Monday, March 04, 2013

Frege’s Puzzle

In his early writings on language, the great logician Gottlob Frege held that the meaning of a name is its reference. For example, the meaning of the name "Mont Blanc" is the mountain itself. But, in later writings, Frege argued that two names may have the same reference, yet differ in meaning. He reasoned that if the meaning of a name is just its reference, and two names have the same reference, then it should make no difference to the meaning of a sentence which name occurs in it Since "Hesperus" and "Phosphorus" are both names of the planet Venus, (l) "Hesperus is Phosphorus" and (2) "Hesperus is Hesperus" should have the same meaning. But Frege observed that they do differ in meaning, since (1) expresses a significant astronomical discovery, while (2) is a triviality. The explanation of why they differ in meaning is Frege's Puzzle. Frege's solution is that the meaning of a name is not only its reference, but also its sense.  The sense of a name is a condition that picks out the individual (if there is one) that satisfies that condition as the name's reference. Frege says that "Hesperus" and "Phosphorus" have different senses that pick out the same reference. This, he says, explains how (l) can be informative, while (2) is a triviality. Much 20th-century philosophy of language involves a discussion of Frege's notion of sense.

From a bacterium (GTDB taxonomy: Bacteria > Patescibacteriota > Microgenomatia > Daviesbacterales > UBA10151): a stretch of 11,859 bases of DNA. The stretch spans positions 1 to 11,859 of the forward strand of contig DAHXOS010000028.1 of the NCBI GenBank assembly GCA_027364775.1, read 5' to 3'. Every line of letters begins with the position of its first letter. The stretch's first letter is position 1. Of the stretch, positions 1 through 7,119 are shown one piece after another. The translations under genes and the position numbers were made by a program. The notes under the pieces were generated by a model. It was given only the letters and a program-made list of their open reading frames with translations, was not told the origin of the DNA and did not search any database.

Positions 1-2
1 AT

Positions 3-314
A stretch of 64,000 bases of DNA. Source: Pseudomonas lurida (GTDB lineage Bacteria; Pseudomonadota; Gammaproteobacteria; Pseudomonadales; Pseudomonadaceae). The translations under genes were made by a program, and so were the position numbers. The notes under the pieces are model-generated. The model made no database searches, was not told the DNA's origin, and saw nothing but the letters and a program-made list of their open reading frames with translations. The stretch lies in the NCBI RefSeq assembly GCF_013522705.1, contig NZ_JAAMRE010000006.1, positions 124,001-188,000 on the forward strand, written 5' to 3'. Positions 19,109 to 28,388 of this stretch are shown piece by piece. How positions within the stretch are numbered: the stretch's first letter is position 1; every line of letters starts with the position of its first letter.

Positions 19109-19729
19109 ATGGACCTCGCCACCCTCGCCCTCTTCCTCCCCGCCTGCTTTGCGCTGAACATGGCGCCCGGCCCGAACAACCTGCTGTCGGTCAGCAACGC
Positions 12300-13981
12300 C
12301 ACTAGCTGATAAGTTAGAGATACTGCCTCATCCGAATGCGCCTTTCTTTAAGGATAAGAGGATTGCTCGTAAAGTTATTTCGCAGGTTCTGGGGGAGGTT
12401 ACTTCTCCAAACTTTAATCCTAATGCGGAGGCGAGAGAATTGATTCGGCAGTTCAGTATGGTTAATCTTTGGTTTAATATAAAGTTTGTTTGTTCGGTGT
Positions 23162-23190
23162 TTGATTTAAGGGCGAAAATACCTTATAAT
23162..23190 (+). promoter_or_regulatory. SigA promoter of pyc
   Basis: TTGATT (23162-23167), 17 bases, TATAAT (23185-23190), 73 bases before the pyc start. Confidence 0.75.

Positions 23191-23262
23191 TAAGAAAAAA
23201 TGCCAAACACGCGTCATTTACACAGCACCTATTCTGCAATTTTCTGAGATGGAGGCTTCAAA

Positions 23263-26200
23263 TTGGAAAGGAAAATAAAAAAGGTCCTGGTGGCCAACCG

Remember: If "Hesperus" and "Phosphorus" are just different names for the same thing-the planet Venus-how can it be that "Hesperus is Phosphorus" and "Hesperus is Hesperus" differ in meaning?

Additionally: Many philosophers find the notion of sense obscure. The logician Saul Kripke argued that proper names do not have senses at all. In his view the reference of a proper name is not determined by a sense but by a chain of uses of the name that begins with an act of naming. For example, you may use the name "Thales" to refer to a certain preSocratic philosopher even though you don't know anything about him, as long as you acquired the name from someone who used it to refer to Thales.

30-SecondPhilosophies by Barry Loewer

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